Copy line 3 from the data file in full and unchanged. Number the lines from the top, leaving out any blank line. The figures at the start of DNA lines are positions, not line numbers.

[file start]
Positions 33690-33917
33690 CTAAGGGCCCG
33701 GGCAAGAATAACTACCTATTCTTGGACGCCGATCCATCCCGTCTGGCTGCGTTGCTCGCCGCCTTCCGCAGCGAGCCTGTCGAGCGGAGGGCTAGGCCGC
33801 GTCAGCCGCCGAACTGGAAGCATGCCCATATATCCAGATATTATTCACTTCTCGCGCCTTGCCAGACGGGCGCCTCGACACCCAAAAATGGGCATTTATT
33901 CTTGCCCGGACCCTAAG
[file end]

33701 GGCAAGAATAACTACCTATTCTTGGACGCCGATCCATCCCGTCTGGCTGCGTTGCTCGCCGCCTTCCGCAGCGAGCCTGTCGAGCGGAGGGCTAGGCCGC